Why Millions of Americans Will Be Happy If Russia Invades Ukraine

Russian military vehicles on parade in 2010. Source: Wikimedia Commons.

Earlier this week, I came across the following headline: "Mortgage Rates Hold Ground After Ukraine Headlines."

The point of the piece, as the title suggests, was to highlight the paradox that mortgage rates hardly moved today despite reports that Russian troops had crossed the border into Ukraine.

To mortgage professionals and bond traders, this makes sense. Of course mortgage rates would head lower if Russian tanks rolled across the border with Ukraine!

But is it really so obvious? I mean, think about it. Why are mortgage rates tied to otherwise irrelevant geopolitical positioning in Eastern Europe? More specifically, what serves as the transmission device to connect them?

The answer to this requires that we weave together three different things.

First, mortgage rates aren't set by banks; they're set in the bond market -- or, more formally, the market for fixed-income securities.

As you may recall from the financial crisis, once a mortgage is underwritten, it's typically packaged with other home loans into a "mortgage-backed security," which is then sold to institutional investors like insurance companies, pension funds, and university endowments.

Moreover, because almost all newly issued mortgage-backed securities these days are insured by Fannie Mae or Freddie Mac -- in industry lexicon, these are known as "agency" securities -- they carry the same risk as a bond issued by the federal government itself.

In other words, if you have a lot of money to invest but don't want to risk the principal, then an agency mortgage-backed security is a great vehicle to consider.

This brings us to the second thing. In the face of unrest -- be it economic, political, environmental, military, or whatever -- investors have a tendency to abandon risky assets in favor of safe ones.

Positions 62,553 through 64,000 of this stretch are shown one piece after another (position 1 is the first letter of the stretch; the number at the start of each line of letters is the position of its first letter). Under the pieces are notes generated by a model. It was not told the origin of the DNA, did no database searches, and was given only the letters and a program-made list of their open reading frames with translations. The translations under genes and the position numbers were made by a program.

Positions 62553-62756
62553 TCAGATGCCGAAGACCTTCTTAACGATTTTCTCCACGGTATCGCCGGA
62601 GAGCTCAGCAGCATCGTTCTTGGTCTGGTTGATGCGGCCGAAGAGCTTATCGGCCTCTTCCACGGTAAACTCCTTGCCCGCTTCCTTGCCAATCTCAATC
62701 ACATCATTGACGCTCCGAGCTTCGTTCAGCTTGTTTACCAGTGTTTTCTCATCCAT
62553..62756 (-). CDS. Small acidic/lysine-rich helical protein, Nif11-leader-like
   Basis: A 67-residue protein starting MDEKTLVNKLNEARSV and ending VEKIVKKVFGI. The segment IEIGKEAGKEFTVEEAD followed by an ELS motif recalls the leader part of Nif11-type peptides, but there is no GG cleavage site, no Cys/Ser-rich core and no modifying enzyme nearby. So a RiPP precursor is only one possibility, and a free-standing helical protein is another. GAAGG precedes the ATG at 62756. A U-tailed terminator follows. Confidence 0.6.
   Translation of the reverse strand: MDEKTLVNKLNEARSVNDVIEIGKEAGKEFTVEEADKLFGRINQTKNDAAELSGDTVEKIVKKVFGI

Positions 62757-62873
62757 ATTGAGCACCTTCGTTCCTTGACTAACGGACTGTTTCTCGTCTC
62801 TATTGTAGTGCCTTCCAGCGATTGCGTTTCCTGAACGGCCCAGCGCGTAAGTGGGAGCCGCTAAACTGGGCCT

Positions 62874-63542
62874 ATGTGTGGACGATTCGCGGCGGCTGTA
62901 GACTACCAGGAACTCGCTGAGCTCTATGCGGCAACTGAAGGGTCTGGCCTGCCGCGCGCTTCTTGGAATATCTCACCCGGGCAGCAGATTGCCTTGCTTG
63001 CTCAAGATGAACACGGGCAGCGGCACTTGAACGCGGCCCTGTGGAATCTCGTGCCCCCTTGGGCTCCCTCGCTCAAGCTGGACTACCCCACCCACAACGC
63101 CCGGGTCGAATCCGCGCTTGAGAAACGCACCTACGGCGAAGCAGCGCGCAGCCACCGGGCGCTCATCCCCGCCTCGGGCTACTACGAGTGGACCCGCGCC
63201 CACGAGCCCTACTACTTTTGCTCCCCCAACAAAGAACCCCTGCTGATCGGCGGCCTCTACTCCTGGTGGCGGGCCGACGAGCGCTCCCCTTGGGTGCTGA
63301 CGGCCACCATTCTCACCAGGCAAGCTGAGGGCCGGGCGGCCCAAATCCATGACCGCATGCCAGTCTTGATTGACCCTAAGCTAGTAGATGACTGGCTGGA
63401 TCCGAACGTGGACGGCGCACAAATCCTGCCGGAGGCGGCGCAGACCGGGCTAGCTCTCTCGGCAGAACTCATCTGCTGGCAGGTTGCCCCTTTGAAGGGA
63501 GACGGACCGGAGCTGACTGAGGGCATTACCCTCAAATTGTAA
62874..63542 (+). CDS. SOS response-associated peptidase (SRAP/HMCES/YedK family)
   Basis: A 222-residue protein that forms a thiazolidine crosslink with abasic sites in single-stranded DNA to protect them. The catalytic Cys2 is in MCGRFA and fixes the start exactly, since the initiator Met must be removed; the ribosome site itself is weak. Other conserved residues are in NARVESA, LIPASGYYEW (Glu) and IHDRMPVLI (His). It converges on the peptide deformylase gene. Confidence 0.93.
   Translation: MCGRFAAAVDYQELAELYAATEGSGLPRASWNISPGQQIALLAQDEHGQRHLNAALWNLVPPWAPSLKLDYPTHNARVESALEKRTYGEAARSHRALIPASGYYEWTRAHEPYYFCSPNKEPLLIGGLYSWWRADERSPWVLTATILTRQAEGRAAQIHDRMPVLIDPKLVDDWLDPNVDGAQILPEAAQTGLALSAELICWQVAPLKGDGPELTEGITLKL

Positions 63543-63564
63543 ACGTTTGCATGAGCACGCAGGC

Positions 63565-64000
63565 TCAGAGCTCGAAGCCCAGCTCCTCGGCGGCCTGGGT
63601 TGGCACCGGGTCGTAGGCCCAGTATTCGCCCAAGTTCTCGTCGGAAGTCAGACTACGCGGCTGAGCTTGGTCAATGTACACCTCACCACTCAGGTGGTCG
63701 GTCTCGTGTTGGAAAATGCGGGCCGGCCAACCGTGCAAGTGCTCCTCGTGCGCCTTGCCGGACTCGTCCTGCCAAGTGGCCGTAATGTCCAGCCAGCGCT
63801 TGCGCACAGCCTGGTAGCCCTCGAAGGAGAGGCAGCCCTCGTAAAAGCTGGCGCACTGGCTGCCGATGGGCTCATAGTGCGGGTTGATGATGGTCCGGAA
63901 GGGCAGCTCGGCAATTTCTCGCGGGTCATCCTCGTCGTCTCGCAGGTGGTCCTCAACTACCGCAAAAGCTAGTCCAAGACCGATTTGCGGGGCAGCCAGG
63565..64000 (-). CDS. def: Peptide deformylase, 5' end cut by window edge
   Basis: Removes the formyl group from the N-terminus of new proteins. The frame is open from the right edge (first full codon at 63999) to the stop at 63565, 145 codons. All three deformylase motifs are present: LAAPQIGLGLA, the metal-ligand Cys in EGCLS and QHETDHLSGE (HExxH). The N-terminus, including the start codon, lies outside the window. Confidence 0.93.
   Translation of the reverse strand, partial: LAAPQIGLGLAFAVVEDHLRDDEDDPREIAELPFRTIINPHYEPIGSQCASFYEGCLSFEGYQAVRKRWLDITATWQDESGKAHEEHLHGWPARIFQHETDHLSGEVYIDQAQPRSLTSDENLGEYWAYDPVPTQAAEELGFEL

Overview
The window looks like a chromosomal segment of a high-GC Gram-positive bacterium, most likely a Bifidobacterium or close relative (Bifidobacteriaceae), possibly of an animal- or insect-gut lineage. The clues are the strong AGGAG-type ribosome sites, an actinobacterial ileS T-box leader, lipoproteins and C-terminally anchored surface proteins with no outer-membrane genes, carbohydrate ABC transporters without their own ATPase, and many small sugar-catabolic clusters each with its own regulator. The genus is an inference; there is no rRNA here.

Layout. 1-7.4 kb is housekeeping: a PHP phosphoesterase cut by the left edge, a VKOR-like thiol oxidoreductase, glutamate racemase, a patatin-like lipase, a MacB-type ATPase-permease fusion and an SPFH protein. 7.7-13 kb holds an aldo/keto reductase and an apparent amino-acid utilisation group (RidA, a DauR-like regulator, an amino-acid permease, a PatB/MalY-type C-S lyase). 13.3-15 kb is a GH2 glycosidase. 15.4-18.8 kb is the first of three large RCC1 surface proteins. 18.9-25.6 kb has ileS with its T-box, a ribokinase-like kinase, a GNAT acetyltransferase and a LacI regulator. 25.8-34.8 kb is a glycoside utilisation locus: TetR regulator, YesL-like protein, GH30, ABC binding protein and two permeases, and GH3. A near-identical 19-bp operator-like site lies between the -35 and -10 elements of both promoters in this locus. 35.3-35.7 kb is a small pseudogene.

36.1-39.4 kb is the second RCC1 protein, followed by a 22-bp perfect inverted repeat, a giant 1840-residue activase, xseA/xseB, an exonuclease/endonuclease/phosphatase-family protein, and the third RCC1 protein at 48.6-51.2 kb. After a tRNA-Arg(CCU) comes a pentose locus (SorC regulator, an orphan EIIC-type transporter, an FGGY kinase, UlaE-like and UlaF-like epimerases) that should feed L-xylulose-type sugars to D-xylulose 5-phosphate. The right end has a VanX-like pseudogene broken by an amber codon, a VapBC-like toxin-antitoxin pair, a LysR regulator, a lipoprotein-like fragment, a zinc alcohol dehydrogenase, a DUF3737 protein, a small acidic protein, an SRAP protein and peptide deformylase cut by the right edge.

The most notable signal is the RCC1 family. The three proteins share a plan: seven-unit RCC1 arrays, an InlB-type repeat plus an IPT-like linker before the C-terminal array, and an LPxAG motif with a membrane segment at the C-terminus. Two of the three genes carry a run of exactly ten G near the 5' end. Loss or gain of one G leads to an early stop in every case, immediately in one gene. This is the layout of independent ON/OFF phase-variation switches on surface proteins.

And what's safer than an agency MBS? Answer: nothing. As a result, when events cause investors to get nervous, they substitute out of things like equities, causing stock prices to fall, and into Treasury bonds and agency MBSes, causing their prices to rise.

We've now arrived at the third and final piece to this puzzle -- that is, the relationship between the price of fixed-income securities like agency MBSes and their yield or interest rate.

Although it seems counterintuitive at first, the price of a fixed-income security and its yield is inversely related. Dig a little deeper, however, and this makes sense. If a $100 bond pays $2 a year in interest, its yield is 2% ($2/$100). But if investors bid the price of that bond up to $150, its yield drops to 1.33% ($2/$150).

And don't forget that the interest rate an MBS pays relates back to the actual mortgages contained therein.

So, to tie everything together: Mortgage rates are set by the price, and thus yield, of mortgage-backed securities. The price of mortgage-backed securities, and particularly those issued by Fannie Mae or Freddie Mac, is a function of market risk -- the higher the risk, the higher the price.

Consequently, because a Russian invasion of Ukraine would be perceived by market participants to increase risk, it would drive the price of mortgage-backed securities higher. And because these prices are inversely correlated to yield, it follows that the interest rate on new mortgages would move lower.

Make sense? I'll be the first to admit, this isn't obvious from the outset. Yet at the same time, while Wall Street may prefer that you think otherwise, this is far from rocket science.

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